Ferizi and Mehremja Ramadani survive on the 100 euros from Ferizi's pension. Photo: Qëndresa Kastrati.

Mehremja’s medication costs about 50 euros. She has not been out in the yard for two years due to complications from diabetes, which has made it difficult for her to walk. As Mehremja does not receive a pension, she and Ferizi split the 100 euros from Ferizi’s pension to pay for her insulin and their late afternoon soup. The bed in the living room where she sleeps is covered in wet rags used to refresh the soles of her feet.

In the past 10 years, they have moved three times and now rent a one-room house. Since they receive no assistance apart from the pension, Mehremja has at-home medical check-ups by humanitarian organizations such as the Red Cross.

Before retiring, Ferizi worked as a security guard in warehouses around Prishtina. However, he does not have any documents to prove his work experience because he worked without a contract, so he cannot receive more than the basic pension. His five children do not live with him, so the only help he receives for basic needs is from donations.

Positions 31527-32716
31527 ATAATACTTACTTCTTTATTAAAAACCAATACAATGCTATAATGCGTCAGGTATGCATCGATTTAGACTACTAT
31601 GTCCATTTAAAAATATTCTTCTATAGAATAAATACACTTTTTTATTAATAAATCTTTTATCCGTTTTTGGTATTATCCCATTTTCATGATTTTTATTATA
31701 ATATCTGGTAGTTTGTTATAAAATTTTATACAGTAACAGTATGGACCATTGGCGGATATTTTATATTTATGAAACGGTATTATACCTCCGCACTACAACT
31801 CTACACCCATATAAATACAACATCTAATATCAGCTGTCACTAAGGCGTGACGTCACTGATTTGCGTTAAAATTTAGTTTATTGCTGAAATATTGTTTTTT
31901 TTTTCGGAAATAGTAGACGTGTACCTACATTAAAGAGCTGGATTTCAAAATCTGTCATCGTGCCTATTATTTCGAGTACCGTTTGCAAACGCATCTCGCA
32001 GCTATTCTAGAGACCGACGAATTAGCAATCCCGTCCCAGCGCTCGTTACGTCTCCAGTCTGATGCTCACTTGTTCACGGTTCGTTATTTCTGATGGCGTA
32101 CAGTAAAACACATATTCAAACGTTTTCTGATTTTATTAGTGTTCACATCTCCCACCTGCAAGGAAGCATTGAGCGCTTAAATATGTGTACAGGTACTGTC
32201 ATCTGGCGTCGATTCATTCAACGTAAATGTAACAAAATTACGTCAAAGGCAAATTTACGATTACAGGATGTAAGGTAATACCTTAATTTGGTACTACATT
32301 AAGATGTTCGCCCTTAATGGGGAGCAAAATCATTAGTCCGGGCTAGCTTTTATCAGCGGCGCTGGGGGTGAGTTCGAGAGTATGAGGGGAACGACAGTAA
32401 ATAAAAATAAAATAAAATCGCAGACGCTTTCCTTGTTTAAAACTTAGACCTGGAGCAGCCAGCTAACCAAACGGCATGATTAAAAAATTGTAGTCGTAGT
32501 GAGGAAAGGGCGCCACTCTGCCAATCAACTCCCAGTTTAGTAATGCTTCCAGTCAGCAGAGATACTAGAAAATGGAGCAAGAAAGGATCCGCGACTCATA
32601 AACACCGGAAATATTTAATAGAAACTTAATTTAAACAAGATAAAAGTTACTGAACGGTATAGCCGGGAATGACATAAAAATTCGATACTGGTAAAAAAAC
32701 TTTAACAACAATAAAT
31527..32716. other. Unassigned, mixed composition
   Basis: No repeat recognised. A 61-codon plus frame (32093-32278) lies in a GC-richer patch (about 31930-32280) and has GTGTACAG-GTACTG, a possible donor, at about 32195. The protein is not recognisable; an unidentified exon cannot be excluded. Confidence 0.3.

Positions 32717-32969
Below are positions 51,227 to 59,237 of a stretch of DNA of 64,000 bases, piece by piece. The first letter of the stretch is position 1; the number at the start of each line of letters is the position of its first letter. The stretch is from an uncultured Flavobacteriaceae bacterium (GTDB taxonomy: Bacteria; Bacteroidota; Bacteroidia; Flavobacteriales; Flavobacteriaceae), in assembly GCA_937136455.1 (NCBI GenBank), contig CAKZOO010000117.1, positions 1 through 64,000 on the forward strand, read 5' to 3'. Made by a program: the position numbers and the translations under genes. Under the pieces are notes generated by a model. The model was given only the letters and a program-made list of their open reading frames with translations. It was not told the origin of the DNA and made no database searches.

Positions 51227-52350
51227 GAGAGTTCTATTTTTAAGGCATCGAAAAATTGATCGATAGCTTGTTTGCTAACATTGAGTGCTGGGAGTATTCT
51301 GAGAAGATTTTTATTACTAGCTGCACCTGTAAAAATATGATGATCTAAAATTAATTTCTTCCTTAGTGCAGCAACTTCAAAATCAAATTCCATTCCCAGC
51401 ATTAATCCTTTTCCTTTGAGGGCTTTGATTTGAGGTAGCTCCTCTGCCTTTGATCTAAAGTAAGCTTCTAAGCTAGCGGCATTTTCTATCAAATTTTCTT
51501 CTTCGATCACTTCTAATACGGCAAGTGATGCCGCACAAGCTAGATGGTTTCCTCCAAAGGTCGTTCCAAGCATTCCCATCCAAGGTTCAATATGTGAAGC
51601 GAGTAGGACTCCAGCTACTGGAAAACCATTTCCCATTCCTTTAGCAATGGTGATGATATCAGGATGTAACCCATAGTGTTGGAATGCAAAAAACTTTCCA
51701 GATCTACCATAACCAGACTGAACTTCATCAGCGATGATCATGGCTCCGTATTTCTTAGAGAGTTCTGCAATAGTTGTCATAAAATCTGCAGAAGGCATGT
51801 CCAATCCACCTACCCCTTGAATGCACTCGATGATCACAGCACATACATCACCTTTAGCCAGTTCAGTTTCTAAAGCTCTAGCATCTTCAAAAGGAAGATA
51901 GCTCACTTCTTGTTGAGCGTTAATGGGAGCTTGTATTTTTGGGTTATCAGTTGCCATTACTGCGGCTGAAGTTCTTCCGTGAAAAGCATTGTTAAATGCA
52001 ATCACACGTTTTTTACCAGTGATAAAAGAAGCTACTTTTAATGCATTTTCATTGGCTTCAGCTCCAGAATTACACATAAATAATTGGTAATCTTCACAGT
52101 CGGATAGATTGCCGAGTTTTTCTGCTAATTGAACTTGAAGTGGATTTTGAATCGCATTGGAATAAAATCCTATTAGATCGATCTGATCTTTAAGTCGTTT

“One day, I entered a place to eat and a young man, whom I did not know told me ‘uncle, sit down here and eat whatever you want.’ We drank two teas together. And, honestly, he said ‘how much does your wife’s medication cost?’ He gave me money for the bus fare. He also gave me 100 euros and I don’t know who he is,” said Ferizi.

Mehremja Ramadani did not go out to the yard for two years due to complications from diabetes, which has made it difficult for her to walk. Photo: Qendresa Kastrati.

The Ramadani couple would gladly have lived in an old people’s home, if a humanitarian organization paid for it or the government made it possible. Their condition is so severe that they can no longer even take care of each other. Although Ferizi tries his best to take care of his wife who cannot go outside, old age has made him weary.